Brigadier General William Felix Brantley
By far the most noted Brantley Confederate Officer during the civil war was Brigadier General William Felix Brantley. We discussed the General in the 2nd and 4th reports.
General Brantley began his military career in 1861 as Captain of The Wigfall Rifles (Company D 15th Mississippi Infantry, later the 29th Infantry). He was rapidly advanced to the rank of Colonel, and commanded his regiment at the great battles of Murfreesboro and Chickamauga. For his part in the fight on Lookout Mountain, he was particularly commended by Colonel Walthall, the Brigade Commander. At Resaca, Georgia he led a charge on the enemy that was of notable gallantry and his line three time repulsed the Union assaults. At the battle of Ezra Church, near Atlanta, General Samuel Benton was killed and Colonel Brantley took command of the brigade, which he retained with his promotion to Brigadier- General, to the close of the war. The General was assassinated at Winona, Mississippi on November 2, 1970. He is buried at the local Greensboro Cemetery.
General Brantley was born on March 12, 1830 in Green County, Alabama to William and Marinda (Jolly) Brantley. His father was the son of Malachi Brantley and Polly Thomas once of Hancock County, Georgia and previously of Edgecombe County, N.C. Wm Felix and at least three of his brothers were highly educated for their day. He had began law practice in 1852 at Greensboro, Mississippi. The three brothers were: Dr John Ransom Brantley, Arnold J Brantley (Mayor of Winona, Miss), Albert Horton Brantley (District Attorney). Another brother was Edmund, who died in a gun dual in Tennessee. He had two sisters, Mary and Missouri. Missouri Brantley married Josiah Dunn. This area in Mississippi where this family lived had one of the worst reputations for violence in that area in that day and time. Except for Albert, all these brothers died violent deaths. As mentioned, his brother Edmund died in a gun dual. His brother, Dr John Ransom Brantley was killed in Gonzales, Texas in 1859 by the hand of David Balzell. On August 16, 1870, his brother Arnold J Brantley, mayor of Winona, was shot in cold blood, according to reports. The "Weekly Clarion" stated in November 1970 that it was the General's attempt to bring to justice the party responsible for the murder of his brother, that led to his own. None of the latter assassins were ever apprehended. Even his nephew William Dunn, son of his sister Missouri, was shot and killed in Greensboro, by a man named Story in 1872. On November 2, 1870, the General was ambushed about one half mile east of Winona. He had been warned of the dangers of traveling from Winona to Greensboro. He stated that he intended to go wherever his business called him.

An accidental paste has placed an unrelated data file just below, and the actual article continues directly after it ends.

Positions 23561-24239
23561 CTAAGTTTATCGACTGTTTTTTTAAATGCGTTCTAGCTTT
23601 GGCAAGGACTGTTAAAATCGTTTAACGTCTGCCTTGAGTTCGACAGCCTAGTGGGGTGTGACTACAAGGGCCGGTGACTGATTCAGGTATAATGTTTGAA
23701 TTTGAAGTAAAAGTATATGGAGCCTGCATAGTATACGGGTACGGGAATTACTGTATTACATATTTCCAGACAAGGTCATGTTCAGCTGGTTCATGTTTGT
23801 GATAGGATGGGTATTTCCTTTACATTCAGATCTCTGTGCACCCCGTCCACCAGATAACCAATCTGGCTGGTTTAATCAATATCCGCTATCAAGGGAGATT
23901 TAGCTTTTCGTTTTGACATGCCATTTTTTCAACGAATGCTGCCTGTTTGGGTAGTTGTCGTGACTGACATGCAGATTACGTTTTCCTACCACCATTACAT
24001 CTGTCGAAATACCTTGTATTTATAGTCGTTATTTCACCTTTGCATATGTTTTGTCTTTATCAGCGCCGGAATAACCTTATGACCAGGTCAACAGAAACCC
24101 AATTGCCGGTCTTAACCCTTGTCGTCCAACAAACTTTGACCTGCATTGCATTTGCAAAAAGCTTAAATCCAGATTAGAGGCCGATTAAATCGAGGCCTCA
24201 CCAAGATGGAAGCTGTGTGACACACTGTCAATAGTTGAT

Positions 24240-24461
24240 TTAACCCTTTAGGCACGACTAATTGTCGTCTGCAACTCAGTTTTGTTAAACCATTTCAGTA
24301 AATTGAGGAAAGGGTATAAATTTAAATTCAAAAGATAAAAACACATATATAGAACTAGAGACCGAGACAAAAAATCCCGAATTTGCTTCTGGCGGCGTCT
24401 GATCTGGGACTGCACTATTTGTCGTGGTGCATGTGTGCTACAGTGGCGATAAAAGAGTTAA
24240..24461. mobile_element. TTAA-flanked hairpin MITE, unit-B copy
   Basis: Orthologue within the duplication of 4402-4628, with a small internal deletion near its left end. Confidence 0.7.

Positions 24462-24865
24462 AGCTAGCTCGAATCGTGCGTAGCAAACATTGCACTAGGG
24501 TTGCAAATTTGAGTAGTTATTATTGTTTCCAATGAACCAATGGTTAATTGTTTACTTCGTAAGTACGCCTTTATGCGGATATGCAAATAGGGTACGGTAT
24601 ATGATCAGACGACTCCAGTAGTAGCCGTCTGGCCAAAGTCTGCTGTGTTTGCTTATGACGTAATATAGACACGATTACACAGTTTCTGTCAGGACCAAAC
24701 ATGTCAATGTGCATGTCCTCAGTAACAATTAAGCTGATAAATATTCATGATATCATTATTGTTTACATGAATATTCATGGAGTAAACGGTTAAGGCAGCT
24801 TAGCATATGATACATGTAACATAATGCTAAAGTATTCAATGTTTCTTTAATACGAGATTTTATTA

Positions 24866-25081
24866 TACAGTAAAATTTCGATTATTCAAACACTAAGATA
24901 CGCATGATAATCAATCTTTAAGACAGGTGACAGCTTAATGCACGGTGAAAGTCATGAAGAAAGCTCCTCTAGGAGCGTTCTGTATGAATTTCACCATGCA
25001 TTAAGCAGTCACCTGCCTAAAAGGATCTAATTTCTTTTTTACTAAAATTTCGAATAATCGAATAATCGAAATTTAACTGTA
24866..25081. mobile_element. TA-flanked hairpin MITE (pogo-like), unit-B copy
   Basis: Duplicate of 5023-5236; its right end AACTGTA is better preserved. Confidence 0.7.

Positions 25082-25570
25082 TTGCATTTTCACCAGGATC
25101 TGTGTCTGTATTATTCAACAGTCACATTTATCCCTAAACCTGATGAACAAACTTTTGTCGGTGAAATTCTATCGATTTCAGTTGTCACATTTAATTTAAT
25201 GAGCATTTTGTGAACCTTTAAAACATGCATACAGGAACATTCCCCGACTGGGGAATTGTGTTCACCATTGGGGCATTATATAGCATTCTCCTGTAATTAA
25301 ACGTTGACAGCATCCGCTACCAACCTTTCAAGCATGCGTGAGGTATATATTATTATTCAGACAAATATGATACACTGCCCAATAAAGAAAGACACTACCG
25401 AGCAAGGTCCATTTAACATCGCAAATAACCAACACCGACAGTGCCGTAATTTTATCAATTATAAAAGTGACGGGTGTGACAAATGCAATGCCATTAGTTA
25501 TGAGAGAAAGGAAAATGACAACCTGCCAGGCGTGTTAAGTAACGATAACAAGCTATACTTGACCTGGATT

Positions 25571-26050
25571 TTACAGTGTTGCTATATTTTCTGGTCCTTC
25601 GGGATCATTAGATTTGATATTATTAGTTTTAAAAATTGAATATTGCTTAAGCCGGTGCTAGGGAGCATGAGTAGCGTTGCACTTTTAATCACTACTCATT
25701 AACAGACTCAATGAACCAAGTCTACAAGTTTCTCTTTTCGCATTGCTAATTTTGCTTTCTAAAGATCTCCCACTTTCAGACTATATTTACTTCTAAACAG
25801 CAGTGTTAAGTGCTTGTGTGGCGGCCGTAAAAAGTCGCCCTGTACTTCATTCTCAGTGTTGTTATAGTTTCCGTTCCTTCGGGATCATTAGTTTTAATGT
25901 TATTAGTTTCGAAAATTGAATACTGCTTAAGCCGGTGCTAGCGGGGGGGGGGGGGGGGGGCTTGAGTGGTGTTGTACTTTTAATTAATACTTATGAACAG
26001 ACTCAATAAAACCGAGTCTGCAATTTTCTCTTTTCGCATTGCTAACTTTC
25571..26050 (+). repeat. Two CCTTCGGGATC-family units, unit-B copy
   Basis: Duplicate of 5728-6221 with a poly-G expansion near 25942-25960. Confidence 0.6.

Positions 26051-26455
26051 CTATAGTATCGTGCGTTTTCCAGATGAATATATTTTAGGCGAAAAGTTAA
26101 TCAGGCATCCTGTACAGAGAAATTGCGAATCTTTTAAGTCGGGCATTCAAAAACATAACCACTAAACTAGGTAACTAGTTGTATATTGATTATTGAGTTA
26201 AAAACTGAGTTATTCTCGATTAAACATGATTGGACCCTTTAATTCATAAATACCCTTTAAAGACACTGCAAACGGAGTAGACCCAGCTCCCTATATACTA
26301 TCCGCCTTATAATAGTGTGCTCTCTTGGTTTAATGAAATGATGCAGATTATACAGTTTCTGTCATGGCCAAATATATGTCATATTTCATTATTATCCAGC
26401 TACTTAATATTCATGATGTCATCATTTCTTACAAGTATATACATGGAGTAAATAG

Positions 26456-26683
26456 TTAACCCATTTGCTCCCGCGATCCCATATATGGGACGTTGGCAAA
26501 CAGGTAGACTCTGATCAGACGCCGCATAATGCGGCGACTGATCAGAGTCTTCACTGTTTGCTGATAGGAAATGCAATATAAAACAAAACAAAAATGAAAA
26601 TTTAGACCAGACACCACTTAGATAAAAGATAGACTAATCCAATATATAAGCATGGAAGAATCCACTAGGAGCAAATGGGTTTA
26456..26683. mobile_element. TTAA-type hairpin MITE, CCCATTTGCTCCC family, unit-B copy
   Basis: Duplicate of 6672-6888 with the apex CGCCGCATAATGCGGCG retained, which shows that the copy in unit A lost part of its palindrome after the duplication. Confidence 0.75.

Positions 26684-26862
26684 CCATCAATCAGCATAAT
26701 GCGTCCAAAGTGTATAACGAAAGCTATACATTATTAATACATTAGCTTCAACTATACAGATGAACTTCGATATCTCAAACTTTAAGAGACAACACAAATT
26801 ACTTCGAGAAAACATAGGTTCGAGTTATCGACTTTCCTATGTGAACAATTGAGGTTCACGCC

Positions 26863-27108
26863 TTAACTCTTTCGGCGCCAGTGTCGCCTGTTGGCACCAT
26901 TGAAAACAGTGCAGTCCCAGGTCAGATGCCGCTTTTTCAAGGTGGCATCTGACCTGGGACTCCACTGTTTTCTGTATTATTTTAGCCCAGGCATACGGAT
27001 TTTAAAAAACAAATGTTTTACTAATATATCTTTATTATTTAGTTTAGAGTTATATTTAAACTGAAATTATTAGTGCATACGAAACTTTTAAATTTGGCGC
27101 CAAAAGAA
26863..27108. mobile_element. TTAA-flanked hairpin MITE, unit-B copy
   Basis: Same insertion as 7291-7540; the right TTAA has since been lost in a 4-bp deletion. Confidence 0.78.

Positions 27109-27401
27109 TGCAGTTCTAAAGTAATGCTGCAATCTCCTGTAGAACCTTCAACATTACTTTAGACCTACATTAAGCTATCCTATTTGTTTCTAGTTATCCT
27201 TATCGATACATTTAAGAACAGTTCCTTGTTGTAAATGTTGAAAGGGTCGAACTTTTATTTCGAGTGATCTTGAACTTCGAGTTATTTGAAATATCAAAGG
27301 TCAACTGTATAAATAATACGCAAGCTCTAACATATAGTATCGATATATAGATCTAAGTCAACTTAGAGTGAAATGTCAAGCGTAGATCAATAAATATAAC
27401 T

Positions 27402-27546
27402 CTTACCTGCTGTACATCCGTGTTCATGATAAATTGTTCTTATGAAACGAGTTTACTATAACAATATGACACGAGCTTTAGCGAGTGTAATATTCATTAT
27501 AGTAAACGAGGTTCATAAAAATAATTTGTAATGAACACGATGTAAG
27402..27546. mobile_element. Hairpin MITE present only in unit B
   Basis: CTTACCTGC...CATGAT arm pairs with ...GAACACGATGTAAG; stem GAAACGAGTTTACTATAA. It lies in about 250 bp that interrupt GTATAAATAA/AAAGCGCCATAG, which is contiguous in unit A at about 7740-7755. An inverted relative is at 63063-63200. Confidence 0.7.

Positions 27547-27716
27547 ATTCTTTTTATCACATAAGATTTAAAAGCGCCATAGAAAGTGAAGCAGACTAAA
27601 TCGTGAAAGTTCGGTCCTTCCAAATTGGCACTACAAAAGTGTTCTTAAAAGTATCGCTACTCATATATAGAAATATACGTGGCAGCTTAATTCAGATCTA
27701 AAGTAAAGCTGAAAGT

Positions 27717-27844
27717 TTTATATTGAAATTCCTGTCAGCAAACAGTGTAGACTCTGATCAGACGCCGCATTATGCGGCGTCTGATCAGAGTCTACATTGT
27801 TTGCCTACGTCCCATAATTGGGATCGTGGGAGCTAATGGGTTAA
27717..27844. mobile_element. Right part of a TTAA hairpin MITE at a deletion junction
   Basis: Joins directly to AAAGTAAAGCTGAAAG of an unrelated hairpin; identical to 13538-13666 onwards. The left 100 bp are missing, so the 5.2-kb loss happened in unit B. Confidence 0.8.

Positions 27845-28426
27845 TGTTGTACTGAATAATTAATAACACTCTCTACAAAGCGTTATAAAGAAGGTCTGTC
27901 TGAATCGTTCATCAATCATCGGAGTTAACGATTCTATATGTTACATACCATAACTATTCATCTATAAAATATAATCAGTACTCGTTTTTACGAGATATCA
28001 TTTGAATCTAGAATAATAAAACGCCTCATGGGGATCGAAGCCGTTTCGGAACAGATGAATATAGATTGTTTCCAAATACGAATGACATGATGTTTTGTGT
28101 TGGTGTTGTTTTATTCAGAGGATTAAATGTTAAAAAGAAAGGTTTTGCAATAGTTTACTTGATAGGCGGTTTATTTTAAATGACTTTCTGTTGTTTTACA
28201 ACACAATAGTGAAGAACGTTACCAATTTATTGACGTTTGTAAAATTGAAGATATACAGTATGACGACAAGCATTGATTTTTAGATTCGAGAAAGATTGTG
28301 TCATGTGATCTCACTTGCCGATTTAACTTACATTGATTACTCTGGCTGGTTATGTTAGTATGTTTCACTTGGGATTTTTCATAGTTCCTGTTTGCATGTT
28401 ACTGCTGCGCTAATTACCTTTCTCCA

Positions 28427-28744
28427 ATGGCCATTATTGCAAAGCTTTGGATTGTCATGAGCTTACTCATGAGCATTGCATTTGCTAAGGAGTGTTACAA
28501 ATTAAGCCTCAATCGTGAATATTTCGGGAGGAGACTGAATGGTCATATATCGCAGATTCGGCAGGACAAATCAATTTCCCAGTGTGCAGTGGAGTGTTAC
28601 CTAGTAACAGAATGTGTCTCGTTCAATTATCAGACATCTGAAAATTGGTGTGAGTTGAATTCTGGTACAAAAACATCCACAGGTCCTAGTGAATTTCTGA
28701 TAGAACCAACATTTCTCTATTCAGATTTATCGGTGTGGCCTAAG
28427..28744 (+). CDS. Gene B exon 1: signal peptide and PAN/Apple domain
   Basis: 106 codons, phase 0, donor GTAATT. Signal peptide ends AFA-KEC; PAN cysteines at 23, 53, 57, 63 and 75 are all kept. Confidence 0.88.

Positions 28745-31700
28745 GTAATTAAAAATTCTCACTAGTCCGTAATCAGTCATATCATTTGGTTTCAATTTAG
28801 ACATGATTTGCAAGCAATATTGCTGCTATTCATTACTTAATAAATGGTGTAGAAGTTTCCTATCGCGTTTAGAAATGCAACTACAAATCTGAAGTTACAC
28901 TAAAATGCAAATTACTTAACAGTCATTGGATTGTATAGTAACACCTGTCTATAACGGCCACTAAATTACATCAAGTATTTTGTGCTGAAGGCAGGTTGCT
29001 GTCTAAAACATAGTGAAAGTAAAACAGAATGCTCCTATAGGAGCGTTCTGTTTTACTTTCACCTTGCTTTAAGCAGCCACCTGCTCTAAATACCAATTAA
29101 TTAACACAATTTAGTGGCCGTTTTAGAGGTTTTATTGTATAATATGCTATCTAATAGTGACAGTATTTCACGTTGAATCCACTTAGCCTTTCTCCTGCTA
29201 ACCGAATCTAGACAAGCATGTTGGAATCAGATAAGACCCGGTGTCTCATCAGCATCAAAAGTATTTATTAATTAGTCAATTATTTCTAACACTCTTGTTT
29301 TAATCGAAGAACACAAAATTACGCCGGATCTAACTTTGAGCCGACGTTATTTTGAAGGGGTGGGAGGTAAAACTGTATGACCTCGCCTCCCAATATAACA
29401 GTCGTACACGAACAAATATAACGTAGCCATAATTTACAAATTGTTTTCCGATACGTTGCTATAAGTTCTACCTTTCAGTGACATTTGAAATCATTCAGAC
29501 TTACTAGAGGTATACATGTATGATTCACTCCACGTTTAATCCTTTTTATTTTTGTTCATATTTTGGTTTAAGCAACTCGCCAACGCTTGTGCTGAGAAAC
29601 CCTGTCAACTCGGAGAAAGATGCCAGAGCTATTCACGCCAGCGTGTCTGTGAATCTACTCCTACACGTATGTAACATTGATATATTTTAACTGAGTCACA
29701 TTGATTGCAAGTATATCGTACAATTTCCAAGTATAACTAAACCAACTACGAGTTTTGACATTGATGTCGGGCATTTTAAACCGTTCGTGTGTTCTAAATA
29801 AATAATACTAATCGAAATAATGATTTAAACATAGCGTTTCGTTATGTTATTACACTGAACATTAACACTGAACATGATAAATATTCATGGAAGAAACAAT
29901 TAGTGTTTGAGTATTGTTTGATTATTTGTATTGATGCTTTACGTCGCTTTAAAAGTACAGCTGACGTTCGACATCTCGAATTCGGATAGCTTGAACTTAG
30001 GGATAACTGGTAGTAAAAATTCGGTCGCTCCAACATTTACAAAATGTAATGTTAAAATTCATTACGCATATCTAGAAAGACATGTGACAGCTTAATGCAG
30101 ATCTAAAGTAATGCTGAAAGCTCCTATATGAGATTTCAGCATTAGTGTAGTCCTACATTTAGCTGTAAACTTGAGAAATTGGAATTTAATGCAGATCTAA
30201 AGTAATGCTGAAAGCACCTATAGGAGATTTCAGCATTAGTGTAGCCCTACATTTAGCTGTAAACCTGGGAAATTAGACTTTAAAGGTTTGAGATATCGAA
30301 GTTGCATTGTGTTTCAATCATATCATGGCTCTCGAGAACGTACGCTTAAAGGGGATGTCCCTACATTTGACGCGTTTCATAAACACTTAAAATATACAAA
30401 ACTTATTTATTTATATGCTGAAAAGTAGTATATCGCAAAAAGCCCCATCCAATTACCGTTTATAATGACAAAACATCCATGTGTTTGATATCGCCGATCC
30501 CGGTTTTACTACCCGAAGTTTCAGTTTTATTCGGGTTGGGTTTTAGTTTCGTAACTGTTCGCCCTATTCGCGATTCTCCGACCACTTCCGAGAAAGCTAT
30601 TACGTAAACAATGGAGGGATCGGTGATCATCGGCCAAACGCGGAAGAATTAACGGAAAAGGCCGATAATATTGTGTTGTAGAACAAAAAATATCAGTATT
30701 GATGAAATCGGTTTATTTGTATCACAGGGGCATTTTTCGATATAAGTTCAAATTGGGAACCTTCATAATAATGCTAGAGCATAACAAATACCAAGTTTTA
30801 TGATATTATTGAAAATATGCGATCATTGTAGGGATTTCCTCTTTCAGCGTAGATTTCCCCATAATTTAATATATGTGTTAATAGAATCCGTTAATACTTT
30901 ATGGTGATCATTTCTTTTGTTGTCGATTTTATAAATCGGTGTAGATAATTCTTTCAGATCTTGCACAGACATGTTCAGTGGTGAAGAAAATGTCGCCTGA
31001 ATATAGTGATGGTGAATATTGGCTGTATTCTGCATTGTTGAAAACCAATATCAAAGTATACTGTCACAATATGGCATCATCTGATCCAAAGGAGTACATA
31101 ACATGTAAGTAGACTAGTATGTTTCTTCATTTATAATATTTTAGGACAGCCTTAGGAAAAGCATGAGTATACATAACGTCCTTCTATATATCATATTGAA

The Clarion article described General Brantley as being possessed of remarkably sound judgment, a man who allowed no danger to turn him from the right or left once his mind was made up.
His grave with his image chiseled in the tombstone is in the Greensboro, Mississippi Cemetery. He had married first Cornelia Medley and later Julia Cunningham. Of all his children, only one daughter lived to adulthood. She was Mary T. (Brantley) Knight. She died in 1943 in St Louis, Missouri.